Yogi Smoothie Bowl Recipe

Yogi Smoothie Bowl Recipe

Last week I wrote about why I no longer detox. I have found it to be a better choice for me to work on eating a fairly clean diet most of the time, meaning I eat a whole foods plant based diet most every day. I occasionally l consume what some might dub “junk food”- meaning cupcakes, or chips, or perhaps other processed foods once a month, or even less. I do not eat any animal products at all, nor do I drink alcohol, nor do I ingest any kind of recreational drug or other substance.  I will repeat some of what I wrote about last week as I believe it to be so very important: I find that those substances (alcohol and other intoxicants) do not help me on my yogic path, or even just on my regular happy life path. They do not help me to see or to think clearly, and they are very hard on internal organs such as the kidneys, livers, and even the brain. Any presumed “benefits” which are questionable to begin with, are not balanced by their very obvious negative side effects, this is especially the case with alcohol. You can read more about the scientific studies that led to solidify my stance on these decisions regarding alcohol and other common intoxicants. As I said in that previous post, there is significant evidence showing that there is no safe limit to these intoxicants, and so they are not a part of my life.

Whole plant foods however, are big players in my daily life. These days you can hear our beloved Vitamix blender going off several times in the morning. All winter long we ate boring old oatmeal, but starting in early March, Josh, Ellessia, and I have been happily consuming smoothies again. Ellessia got me into smoothie bowls. I had never tried them before. She was looking at them online and thought they were beautiful and fun. When I saw hers, I agreed so I jumped in (figuratively of course). We have been having a great time with these fun new ways to have smoothies in the mornings! You can try this out too: mix and match the greens, berries, toppings and other extras to your preference. You can even replace the banana with an avocado and still get that creamy smoothie effect.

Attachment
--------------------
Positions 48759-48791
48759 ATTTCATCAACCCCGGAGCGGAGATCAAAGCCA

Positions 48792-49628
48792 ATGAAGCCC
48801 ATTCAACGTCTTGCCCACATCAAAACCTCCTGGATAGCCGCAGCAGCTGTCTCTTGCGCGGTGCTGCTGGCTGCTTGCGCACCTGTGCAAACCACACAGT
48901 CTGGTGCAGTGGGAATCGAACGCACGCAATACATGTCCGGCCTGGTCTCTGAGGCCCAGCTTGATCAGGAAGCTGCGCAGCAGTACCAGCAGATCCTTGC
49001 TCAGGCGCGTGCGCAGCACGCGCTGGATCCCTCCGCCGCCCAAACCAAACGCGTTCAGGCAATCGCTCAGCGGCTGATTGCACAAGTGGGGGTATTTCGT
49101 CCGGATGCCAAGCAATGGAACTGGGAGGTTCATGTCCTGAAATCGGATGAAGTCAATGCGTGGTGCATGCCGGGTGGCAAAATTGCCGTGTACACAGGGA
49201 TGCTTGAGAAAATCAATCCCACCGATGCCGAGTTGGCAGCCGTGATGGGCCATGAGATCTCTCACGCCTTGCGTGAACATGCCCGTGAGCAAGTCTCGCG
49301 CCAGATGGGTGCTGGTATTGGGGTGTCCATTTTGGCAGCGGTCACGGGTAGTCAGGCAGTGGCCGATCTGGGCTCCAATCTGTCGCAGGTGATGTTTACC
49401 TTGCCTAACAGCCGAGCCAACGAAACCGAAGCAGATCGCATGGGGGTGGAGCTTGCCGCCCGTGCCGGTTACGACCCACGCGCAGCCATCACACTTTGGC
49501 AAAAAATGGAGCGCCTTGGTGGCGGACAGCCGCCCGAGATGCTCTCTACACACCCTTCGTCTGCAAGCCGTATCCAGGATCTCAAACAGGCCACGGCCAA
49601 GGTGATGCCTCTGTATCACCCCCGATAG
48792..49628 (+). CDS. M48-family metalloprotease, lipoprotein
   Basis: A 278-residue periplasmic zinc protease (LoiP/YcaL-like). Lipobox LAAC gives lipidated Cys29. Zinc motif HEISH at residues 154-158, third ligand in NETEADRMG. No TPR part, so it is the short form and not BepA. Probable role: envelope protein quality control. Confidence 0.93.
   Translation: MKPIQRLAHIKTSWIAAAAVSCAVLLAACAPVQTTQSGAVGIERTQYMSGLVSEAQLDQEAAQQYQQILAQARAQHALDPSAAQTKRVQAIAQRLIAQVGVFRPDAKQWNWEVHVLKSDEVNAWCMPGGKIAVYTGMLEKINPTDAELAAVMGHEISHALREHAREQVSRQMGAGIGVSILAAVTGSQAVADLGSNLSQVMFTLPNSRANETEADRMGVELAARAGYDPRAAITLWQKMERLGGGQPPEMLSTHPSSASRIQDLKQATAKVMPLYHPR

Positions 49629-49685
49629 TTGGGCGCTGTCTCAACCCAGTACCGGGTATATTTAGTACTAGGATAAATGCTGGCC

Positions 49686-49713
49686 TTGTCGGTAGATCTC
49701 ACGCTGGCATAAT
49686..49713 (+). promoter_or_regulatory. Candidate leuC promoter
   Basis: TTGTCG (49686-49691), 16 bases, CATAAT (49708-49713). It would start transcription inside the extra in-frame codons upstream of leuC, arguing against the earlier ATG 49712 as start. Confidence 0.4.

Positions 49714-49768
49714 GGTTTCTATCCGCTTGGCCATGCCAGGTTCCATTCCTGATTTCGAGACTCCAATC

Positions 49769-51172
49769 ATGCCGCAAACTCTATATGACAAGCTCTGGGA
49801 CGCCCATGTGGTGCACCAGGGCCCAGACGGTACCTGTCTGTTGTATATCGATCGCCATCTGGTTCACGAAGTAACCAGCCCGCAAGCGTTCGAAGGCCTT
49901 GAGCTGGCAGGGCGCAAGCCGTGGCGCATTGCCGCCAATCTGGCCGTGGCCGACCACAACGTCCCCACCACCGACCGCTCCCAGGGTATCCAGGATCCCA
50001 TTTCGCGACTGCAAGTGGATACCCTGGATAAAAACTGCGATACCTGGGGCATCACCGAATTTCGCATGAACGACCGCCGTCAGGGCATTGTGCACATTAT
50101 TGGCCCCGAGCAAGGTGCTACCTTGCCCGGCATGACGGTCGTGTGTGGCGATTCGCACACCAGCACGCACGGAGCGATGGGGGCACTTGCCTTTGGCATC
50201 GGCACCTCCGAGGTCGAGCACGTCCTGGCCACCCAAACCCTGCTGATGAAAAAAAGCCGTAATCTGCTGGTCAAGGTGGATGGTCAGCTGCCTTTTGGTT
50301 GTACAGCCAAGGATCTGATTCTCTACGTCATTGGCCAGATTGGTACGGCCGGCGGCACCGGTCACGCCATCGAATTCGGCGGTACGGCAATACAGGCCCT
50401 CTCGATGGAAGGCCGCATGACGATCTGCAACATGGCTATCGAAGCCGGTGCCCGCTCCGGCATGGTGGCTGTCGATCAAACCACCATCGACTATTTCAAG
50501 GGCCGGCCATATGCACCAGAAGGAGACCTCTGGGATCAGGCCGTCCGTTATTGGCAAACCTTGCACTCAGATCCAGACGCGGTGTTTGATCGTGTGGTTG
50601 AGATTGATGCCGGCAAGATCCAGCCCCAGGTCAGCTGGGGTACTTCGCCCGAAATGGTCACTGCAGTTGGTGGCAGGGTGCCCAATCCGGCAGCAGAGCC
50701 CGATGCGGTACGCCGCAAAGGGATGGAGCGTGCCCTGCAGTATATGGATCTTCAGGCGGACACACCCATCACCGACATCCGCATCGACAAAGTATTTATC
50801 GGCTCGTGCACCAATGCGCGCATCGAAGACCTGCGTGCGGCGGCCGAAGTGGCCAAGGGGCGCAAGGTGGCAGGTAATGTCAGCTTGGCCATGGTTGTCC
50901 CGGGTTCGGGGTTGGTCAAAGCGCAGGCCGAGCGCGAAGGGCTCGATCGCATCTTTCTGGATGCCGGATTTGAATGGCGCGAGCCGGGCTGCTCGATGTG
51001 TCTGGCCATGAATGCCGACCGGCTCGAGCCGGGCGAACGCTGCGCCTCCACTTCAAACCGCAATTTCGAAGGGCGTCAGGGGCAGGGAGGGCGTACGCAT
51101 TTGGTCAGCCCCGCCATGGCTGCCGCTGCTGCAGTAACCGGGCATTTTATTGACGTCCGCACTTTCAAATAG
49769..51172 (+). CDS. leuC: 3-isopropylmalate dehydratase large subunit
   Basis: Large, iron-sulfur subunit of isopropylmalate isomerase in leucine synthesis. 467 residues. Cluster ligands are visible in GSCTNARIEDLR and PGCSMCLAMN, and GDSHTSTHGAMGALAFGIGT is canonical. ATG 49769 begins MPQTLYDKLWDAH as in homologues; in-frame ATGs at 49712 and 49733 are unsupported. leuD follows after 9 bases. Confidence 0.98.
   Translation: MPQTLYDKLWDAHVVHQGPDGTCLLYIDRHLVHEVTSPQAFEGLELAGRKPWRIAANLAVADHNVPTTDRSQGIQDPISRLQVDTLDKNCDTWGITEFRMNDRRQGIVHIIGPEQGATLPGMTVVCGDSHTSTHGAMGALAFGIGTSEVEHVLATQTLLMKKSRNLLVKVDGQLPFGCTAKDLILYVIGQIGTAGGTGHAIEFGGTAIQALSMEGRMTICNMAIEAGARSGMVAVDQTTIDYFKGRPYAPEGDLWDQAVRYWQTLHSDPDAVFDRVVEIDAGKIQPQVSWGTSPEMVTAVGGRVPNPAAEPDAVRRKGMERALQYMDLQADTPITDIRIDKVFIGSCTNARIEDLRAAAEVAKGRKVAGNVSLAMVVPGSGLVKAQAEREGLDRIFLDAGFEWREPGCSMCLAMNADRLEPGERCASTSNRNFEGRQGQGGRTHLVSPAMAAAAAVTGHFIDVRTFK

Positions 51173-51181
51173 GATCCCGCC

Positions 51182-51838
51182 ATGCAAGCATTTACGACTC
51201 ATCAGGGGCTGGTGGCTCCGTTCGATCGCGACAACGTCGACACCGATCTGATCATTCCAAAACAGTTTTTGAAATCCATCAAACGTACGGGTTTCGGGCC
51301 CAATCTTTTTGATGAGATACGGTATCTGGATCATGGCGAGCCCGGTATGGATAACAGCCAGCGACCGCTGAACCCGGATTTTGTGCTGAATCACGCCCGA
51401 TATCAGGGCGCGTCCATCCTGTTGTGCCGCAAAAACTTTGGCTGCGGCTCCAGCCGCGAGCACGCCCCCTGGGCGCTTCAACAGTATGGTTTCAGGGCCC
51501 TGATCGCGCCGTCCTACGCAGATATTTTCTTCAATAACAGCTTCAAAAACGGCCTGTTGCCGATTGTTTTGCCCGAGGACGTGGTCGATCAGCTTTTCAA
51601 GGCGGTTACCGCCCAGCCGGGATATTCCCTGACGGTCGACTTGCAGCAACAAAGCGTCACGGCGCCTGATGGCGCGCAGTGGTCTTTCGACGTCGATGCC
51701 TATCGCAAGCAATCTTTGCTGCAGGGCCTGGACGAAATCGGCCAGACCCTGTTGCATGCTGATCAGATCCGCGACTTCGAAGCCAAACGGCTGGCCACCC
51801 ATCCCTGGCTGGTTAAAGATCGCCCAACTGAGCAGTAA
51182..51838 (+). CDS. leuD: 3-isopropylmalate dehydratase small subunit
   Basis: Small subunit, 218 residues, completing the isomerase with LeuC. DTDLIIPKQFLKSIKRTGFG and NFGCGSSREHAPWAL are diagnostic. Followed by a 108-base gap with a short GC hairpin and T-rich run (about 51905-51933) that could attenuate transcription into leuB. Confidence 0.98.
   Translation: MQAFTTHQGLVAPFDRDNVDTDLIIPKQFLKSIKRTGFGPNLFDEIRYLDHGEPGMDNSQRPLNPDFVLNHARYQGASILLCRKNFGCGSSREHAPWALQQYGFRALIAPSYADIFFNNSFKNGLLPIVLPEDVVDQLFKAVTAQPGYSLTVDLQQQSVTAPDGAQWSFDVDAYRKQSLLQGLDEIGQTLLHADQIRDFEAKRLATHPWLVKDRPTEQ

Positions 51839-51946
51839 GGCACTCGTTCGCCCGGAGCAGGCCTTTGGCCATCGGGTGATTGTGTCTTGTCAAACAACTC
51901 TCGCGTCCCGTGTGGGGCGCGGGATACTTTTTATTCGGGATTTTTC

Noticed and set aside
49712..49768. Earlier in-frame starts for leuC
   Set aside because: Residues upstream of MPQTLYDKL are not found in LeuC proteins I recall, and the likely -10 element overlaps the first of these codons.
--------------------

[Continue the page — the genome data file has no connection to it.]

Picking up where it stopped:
Yogi Smoothie Bowl Recipe

1 cup of your favorite greens: spinach, kale, romaine, whatever your prefer

1/4 cup of berries: Blueberries, strawberries, or raspberries, etc…

1 Banana

1 Apple

1 Date (remove pit)

1 Cup or Water or Non-Dairy milk of choice

Chopped peaches or Chopped Mango also make nice additions to the smoothie.

Other extras: 1 tsp of Maca powder, and or 1 tsp of Moringa powder, and or, 1 Tbsp of Hemp powder or Hemp seeds

Possible toppings for your smoothie bowl: More hemp seeds, goji berries, raspberries, blueberries, blackberries, dried mulberries, dried cranberries, shredded coconut, bran flakes

Blend all the ingredients together. Then, pour into your favorite bowl and add the toppings. The fun part of the smoothie bowl is adding toppings and arranging them. The green color of the smoothie contrasts nicely with the bright berries. Then you eat this just like cereal! I have been pouring some of the smoothie into a jar to have later in the day, or even the next morning. It seems to save well in the fridge.

I hope you have fun making your own smoothie bowls and share your ingredients with me!


Why I no longer “detox”.

Why I no longer “detox”.

(*Note- there are many links in this post to one of my favorite websites, nutritionfacts.org – I hope you will explore them!)

Despite the occasional fall of fluffy white snowflakes, spring has surely arrived in Vermont. I noticed crocuses popping up in our new yard this week. I am so excited to see these flowers pushing through the earth and I wonder what other spring bulbs are here on our new property!

With the arrival of spring, many yogi’s start to think about practicing a “detox”. What is meant by “detox” is eliminating certain foods types to “clear out the digestive system.” Ayurveda traditionally recommends a detox diet of Kitchadi in the spring and in the fall. To be clear, I always think it is wise action to reconsider healthy food choices and to eat mindfully, so I don’t want folks to think I am “poo-poo-ing” the idea of a detox with this post. Instead, I am hoping to explain how my own path of mindful eating has evolved over the years, and where I sit with it today. This post is simply commentary and reflection based on my own experience and should not be construed as eating advice. Eating choices are very personal and I recognize that there are many reasons to eat or not eat something for health, religious, or other reasons.